I did something completely unplanned and unscheduled: I wrote an extra book. I’m still steadily working on my book on writing history as well as researching my next monograph on the policing of religious faith in early nineteenth-century Russia, but during times when I’m unable to concentrate on those tasks—such as traveling by car or baby’s nap time—I’ve written a short book about using basic critical thinking skills to navigate the information revolution.
It was inspired primarily by the recent Stanford study about the difficulty young people have distinguishing fake news from real. This reflects problems I see in my students every day, but in many other places, too. There is increasing awareness about fake news and viral guides to avoiding it, but I believe the problem is a much wider one, where many of us (not just young people!) have trouble navigating the constantly changing landscape of the information revolution we’re just beginning to recognize is moving the earth beneath our feet.
The book is about spotting fake news, but also problems in real news and weaknesses in articles presenting opinion and analysis. It’s about interacting with people online productively, and safely. It’s about not getting conned, and keeping our sanity. I believe that all these skills are interrelated, and that as important as it is to realize how much of what we see online is “fake,” it’s much more important to think critically about all the ways we process information.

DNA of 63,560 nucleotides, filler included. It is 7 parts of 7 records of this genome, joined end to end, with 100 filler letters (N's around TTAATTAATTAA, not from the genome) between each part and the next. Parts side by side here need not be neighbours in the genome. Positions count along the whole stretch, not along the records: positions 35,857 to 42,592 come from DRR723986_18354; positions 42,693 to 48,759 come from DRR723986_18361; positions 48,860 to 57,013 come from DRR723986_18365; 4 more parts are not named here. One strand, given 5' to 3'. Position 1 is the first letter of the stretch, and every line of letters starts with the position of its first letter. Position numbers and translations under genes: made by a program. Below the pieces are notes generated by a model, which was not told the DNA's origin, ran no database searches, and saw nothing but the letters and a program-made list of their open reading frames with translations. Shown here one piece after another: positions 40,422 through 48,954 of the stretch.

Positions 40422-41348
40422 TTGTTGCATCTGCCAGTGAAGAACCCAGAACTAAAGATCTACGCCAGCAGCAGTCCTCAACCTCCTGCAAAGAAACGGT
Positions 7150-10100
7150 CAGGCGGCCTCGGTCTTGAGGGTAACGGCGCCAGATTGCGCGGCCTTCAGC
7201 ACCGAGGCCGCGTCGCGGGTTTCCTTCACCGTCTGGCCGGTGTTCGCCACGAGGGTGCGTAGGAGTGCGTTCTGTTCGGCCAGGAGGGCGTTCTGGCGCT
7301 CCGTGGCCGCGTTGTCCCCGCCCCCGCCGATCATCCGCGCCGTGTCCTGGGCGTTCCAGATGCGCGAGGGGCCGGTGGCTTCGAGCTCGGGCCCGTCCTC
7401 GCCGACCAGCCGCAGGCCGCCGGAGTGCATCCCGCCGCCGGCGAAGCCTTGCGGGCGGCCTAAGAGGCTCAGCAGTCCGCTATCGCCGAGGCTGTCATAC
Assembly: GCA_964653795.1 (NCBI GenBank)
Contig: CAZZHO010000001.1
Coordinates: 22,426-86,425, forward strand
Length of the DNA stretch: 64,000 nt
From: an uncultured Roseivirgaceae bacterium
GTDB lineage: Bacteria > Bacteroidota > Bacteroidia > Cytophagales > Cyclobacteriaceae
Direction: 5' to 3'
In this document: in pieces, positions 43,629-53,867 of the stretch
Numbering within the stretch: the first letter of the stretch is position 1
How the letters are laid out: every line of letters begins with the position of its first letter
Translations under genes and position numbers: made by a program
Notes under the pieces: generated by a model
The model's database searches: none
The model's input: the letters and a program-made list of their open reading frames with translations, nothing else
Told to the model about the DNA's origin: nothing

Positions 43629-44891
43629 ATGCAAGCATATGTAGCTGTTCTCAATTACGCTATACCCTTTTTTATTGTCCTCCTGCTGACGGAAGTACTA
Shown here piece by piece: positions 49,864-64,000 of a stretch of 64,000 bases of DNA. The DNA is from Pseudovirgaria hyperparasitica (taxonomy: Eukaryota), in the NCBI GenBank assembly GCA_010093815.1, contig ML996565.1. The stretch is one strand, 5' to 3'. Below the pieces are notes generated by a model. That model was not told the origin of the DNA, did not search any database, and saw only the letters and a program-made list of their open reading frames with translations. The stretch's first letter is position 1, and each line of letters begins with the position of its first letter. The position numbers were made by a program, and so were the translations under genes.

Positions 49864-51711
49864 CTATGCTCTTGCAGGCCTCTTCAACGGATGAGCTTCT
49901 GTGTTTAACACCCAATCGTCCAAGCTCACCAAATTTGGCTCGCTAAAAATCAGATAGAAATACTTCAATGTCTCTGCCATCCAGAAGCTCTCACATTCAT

I have published it via Amazon and Smashwords in order to make it available as quickly and widely as possible at the lowest price point. Please check it out, and if you like it, review it, rate it, and recommend it to your friends!
Amazon link (Kindle only for now; paperback available soon)
Smashwords link (ebooks in all formats)
It will also soon be distributed through iBooks and most other ebook vendors.
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